Once all the tortillas are dipped, filled, folded, and placed in the casserole dish, pour any remaining black bean sauce over top. Bake the tortillas in the preheated oven for about 15 minutes, or just until heated through. Top with the remaining cheese and onion cilantro mixture after baking, then serve.
*I use Better Than Bouillon to mix up broth when I need it and in the amount that I need.
**You can use your favorite cheese for this. Cojita, queso fresco, and Monterey Jack are all nice. If you can't find a crumbly Mexican cheese like cojita or queso fresco, feta actually makes a decent substitute.
Chipotle pepers in adobo sauce are like tomato paste in that despite the fact that they come in a super small can, I never seem to use the whole can. Luckily, just like tomato paste, you can freeze the leftovers for your next recipe! If you have an extra ice cube tray you can spoon one pepper and a little of the sauce into each well and freeze until solid, then transfer to a freezer bag. If not, you can freeze them in quart-sized freezer bag. Squeeze out as much air as possible, then use your hands to move each pepper apart from one another within the bag, and freeze flat.
Step by Step Photos
If you’re unfamiliar with chipotle peppers in adobo, they are usually sold in these small cans that can fit in your hand and you’ll most likely find them in the International aisle of your grocery store (or, check for a Hispanic market in your area). These are spicy smoked peppers that are VERY flavorful, so I only used two peppers and about 1 Tbsp of the sauce. The rest can be frozen for your next recipe.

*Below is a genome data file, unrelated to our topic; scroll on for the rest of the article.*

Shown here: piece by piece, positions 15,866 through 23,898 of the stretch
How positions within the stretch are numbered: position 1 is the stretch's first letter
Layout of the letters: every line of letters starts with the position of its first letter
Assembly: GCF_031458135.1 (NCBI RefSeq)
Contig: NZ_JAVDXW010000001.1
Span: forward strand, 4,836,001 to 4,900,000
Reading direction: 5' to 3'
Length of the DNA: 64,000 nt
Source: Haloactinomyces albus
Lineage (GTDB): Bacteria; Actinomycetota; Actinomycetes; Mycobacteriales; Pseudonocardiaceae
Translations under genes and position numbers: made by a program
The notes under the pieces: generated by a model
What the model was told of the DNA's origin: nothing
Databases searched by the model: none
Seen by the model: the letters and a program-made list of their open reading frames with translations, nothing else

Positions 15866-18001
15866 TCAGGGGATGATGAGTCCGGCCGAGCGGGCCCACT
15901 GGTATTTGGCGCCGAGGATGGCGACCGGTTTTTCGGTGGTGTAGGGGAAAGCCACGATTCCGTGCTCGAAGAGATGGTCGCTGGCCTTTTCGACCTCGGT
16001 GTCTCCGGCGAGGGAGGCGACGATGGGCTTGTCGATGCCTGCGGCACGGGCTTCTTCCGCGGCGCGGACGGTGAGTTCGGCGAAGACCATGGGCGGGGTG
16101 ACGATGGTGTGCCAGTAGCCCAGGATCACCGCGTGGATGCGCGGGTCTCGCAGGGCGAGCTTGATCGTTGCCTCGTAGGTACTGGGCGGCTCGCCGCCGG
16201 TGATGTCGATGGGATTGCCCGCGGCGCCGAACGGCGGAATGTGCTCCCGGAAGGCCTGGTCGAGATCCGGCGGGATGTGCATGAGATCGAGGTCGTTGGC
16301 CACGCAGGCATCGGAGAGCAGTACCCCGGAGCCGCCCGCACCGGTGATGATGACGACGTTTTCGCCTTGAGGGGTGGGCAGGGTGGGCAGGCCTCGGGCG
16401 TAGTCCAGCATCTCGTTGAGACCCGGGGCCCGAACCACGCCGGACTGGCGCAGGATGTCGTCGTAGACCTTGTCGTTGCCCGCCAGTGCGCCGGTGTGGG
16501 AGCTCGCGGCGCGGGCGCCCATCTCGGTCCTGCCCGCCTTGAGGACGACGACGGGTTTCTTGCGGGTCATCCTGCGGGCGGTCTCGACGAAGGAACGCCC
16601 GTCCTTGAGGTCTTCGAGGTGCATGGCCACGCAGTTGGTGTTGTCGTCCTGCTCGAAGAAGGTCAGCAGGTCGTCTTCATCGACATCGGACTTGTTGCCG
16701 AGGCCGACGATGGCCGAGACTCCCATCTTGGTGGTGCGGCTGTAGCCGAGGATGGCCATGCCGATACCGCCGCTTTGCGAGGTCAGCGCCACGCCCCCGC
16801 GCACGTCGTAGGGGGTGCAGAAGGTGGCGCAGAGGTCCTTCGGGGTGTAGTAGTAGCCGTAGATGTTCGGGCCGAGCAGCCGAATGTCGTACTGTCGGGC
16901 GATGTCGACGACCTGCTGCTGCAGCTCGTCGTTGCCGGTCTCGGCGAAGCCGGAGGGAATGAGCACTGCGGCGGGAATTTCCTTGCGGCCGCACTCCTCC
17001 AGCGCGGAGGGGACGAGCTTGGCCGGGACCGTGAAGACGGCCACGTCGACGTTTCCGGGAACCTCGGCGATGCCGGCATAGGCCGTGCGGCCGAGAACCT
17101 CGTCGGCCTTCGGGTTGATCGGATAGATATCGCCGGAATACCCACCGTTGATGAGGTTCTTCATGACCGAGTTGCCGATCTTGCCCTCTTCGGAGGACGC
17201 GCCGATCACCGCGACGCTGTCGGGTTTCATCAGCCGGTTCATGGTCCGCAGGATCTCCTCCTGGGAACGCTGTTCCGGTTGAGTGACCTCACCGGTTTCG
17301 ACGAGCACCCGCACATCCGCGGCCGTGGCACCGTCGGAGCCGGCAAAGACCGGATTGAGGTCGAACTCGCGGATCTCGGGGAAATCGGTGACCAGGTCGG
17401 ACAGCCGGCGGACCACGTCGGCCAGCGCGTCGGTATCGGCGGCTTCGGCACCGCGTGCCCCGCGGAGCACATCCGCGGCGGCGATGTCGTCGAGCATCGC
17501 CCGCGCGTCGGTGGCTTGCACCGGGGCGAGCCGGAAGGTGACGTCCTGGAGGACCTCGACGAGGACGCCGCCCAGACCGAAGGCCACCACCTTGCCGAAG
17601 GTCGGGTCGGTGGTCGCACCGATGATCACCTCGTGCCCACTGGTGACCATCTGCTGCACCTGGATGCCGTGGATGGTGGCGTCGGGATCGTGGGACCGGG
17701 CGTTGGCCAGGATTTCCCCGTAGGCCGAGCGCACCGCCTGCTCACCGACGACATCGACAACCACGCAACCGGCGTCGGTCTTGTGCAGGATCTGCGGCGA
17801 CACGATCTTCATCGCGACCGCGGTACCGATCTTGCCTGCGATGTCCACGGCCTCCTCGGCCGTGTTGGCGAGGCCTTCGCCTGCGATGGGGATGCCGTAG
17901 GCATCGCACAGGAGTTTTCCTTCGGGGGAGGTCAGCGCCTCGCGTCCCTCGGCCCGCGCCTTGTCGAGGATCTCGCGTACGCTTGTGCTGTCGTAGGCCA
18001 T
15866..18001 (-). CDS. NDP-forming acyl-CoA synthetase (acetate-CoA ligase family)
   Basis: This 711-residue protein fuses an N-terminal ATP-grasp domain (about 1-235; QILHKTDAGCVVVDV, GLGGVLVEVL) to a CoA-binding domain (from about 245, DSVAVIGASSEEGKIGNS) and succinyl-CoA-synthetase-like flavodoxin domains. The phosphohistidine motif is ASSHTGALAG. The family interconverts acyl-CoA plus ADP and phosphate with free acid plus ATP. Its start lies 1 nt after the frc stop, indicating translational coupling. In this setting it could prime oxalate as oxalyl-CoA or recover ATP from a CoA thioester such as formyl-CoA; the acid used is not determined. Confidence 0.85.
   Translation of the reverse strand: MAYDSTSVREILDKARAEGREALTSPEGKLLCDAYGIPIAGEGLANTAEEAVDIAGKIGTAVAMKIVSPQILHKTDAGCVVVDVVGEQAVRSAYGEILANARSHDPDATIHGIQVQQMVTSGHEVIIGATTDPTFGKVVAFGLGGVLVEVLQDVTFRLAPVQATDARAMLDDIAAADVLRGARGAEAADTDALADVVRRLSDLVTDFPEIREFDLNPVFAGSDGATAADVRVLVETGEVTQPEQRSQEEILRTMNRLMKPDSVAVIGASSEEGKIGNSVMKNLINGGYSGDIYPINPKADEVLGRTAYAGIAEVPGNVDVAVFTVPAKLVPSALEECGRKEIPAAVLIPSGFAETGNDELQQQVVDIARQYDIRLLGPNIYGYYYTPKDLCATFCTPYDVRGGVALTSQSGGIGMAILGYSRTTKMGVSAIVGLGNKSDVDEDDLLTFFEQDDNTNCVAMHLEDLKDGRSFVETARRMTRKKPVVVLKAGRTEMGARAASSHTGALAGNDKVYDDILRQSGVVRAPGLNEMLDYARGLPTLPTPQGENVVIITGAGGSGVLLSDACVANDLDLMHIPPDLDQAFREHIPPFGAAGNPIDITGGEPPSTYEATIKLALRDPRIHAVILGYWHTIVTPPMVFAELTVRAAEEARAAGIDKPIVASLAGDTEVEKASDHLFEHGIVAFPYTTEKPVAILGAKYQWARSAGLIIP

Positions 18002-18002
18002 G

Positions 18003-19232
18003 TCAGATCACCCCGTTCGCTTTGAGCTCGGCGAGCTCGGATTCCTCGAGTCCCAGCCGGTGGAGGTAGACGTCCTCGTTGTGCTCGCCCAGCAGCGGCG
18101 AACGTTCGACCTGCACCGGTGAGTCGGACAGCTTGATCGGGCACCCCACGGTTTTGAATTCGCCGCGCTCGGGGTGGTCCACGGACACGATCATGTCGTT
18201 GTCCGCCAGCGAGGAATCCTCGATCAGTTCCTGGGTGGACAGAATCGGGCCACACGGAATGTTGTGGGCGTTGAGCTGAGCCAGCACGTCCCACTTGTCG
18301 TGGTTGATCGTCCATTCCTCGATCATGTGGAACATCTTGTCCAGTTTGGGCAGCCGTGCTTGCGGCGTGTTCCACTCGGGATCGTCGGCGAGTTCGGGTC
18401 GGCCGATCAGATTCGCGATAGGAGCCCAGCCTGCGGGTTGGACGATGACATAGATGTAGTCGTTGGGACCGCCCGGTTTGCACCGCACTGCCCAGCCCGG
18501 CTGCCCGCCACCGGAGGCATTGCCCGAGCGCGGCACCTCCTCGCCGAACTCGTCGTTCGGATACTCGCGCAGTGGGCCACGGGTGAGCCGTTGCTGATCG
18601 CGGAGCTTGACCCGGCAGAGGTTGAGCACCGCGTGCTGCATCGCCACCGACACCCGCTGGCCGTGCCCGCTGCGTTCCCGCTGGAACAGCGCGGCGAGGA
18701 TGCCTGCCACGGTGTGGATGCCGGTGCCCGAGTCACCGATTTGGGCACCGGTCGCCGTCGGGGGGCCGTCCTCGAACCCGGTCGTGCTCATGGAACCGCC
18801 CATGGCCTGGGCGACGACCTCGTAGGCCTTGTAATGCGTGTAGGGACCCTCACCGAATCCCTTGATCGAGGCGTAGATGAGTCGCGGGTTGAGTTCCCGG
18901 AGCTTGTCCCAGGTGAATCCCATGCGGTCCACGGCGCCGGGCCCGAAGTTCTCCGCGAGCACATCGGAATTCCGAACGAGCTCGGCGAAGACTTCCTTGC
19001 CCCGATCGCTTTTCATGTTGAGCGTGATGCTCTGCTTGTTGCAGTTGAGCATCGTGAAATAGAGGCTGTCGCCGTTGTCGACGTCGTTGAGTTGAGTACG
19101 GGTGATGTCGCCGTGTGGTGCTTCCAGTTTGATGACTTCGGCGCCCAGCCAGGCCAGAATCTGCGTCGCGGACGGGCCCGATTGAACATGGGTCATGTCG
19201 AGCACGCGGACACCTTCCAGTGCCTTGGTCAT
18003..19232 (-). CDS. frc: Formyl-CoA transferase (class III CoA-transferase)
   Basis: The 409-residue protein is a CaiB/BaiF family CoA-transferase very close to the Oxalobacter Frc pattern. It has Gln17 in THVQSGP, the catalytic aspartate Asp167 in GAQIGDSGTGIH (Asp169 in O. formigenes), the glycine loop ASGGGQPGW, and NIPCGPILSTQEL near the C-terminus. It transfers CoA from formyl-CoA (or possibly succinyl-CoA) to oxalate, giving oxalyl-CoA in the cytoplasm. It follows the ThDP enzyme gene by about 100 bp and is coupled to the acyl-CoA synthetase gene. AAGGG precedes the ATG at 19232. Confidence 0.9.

To make the sauce for the Enfrijoladas, add 2 drained cans of black beans to a blender or food processor along with the two chipotle peppers and 1 Tbsp of adobo sauce, 1/4 of a sweet onion (like vidalia), 1/2 tsp cumin, and 1/4 tsp garlic powder.
Add 1 cup chicken or vegetable broth and blend, adding more broth as needed, until a thick smooth sauce forms. Taste the sauce and add salt if needed (this will depend highly on the salt content of the broth you use).
Begin preheating the oven to 350ºF. Finely dice the rest of the sweet onion, and roughly chop about 1/4 bunch cilantro. Combine the onion and cilantro, along with a pinch of salt, and set the mixture aside.
Warm the tortillas by microwaving the stack for 30 seconds, toasting in a skillet, or directly on a gas flame. Cover the stack of warm tortillas with foil to hold in the heat and steam, and keep them pliable.
Pour some of the black bean sauce into a casserole dish and spread it around to coat the bottom. Pour more of the sauce in a shallow bowl or dish to dip the tortillas. Dip each tortilla in the sauce until each side is coated, then sprinkle a little cheese and onion cilantro mixture over half. Fold the tortilla closed, then in half one more time, and place it in the prepared casserole dish. After the first tortilla pictured above, I found it better to use MUCH less onion mixture inside than what you see in the photo, otherwise it’s just too onion-y. More cheese never hurts, though. ;)
Once all the dipped, filled, and folded tortillas are in the prepared casserole dish, pour any remaining black bean sauce over top. Bake the enfrijoladas in the preheated oven for 15 minutes, or just until heated through.
After baking, top with a little more fresh onion cilantro mixture and more cheese, then serve!
Seriously so good!